After several trials as a starter with the Atlanta Braves in the 1970s and out of the big leagues in 1980, southpaw Jamie Easterly emerged as a dependable reliever for the Milwaukee Brewers in 1981, helping them to their first-ever postseason berth. He suffered a strained knee in 1982 and was not on the pennant-winning Brewers postseason roster. Plagued by injuries for much of his 13-year big-league career, Easterly was forced into retirement by a torn rotator cuff.
James Morris Easterly was born on February 17, 1953, in Houston, but grew up 115 miles north in Crockett, a small town of about 6,000 people. His parents were Morris Elan Easterly, a rural mail carrier, and Arie Bernice (Corbitt) Easterly. An athletic youngster, Jamie played Little League and Pony League baseball, and lettered in all three varsity years at Crockett High School in five sports — a guard in basketball, an all-district quarterback in football, golf, track, and baseball. Standing just 5-feet-9, the left-handed pitcher dazzled on the mound in his senior year in 1971, posting an 11-3 record, fanning 231 in 111 innings with a 0.40 ERA.1 Easterly also pitched American Legion ball for nearby Nacogdoches. Austin sportswriter Tom Rice reported that Easterly was the “No. 1 baseballer in Texas on pro draft lists.”2 According to Rice, it appeared that Easterly might accept a scholarship offer to Texas A&M University, owing to his father’s friendship with baseball coach Tom Chandler. Based on scout Al LaMacchia’s recommendation, the Atlanta Braves selected Easterly in the second round, with the 34th overall pick in the 1971 amateur draft.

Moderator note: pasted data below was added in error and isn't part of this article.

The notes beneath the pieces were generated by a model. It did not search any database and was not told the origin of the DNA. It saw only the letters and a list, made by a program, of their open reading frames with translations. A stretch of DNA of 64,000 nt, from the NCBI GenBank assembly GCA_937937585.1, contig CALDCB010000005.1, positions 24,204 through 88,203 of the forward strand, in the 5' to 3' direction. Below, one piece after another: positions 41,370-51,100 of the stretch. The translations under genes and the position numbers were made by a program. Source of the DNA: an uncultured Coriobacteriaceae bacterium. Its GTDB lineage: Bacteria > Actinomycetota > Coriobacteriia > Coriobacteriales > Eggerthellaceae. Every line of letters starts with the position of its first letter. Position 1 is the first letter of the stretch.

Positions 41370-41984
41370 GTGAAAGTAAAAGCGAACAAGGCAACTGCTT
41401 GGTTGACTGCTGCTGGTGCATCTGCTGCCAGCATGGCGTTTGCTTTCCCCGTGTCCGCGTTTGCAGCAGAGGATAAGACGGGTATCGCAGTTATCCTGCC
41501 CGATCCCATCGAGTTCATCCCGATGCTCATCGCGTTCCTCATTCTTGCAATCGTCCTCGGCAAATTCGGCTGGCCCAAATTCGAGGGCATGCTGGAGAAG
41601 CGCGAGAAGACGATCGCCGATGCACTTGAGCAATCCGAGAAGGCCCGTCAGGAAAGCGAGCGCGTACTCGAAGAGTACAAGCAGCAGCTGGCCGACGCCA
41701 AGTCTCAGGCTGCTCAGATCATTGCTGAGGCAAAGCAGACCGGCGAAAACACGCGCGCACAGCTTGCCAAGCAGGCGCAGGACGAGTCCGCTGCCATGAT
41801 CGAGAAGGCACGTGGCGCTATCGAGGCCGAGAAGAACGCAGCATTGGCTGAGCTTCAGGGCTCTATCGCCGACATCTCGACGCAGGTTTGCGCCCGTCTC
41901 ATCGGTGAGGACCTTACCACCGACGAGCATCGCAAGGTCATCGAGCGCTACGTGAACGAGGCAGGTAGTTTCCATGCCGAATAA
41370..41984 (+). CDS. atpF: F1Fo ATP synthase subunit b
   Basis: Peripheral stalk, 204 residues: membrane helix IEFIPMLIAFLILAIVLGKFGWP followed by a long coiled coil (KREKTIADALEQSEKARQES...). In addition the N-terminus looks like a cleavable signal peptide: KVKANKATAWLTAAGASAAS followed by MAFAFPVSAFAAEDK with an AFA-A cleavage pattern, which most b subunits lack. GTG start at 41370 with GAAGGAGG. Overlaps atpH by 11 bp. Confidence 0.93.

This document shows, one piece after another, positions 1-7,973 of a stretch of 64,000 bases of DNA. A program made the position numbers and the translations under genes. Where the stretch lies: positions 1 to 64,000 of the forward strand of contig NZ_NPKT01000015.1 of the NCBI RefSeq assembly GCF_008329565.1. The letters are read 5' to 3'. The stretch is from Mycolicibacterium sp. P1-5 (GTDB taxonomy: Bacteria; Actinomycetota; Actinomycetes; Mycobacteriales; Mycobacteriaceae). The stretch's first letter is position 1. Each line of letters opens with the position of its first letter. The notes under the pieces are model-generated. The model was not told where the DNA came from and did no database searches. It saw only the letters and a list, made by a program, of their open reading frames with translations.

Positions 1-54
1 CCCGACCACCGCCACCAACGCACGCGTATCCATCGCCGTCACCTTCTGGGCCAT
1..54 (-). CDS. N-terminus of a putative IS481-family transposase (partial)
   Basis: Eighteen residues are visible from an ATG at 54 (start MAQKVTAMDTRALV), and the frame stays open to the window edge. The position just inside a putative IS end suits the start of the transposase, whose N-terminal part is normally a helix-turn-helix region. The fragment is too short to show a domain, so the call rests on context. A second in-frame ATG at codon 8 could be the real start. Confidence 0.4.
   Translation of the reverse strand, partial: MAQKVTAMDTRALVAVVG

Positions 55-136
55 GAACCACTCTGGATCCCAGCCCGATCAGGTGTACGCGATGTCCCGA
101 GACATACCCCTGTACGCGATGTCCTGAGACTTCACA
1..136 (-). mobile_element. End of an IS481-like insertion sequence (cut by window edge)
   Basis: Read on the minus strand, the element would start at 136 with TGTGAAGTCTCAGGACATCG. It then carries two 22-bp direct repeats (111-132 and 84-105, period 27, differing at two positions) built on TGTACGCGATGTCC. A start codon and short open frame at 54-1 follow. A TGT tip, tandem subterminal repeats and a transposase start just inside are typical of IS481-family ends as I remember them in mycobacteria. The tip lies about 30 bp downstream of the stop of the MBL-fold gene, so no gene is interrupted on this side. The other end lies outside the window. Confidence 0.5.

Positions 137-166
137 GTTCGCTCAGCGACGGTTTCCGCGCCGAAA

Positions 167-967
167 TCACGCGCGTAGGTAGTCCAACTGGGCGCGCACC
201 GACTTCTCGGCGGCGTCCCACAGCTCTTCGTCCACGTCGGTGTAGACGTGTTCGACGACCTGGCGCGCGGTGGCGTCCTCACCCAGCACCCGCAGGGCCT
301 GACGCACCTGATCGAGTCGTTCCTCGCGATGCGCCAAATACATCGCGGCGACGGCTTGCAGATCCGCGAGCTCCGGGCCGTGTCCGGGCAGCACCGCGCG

Assigned to Greenwood (South Carolina) in the Class-A Western Carolinas League, Easterly made a big splash, posting an 0.62 ERA in 29 innings and striking out more than a batter an inning. Team manager Clint Courtney raved that Easterly was “the best prospect” he had seen in the organization.3 The 18-year-old’s future looked bright. Bill Lucas, the Braves’ assistant farm director, cooed in the offseason, “I know it’s a big jump from Class A to the majors, but this kid … has the stuff to make it.”4
Easterly impressed Braves brass at spring training in 1972 as a nonroster invitee, but fractured a rib in early March and was sidelined for six weeks.5 That began a series of physical setbacks that limited to Easterly to just 95 innings over the next two seasons. Back with Greenwood in 1972, he came down with arm trouble and pain between his elbow and shoulder.6 After another spring camp with the Braves, Easterly spent the entire ’73 campaign with Savannah in the Double-A Southern League, making 13 starts among his 15 appearances and posting a 5-3 slate.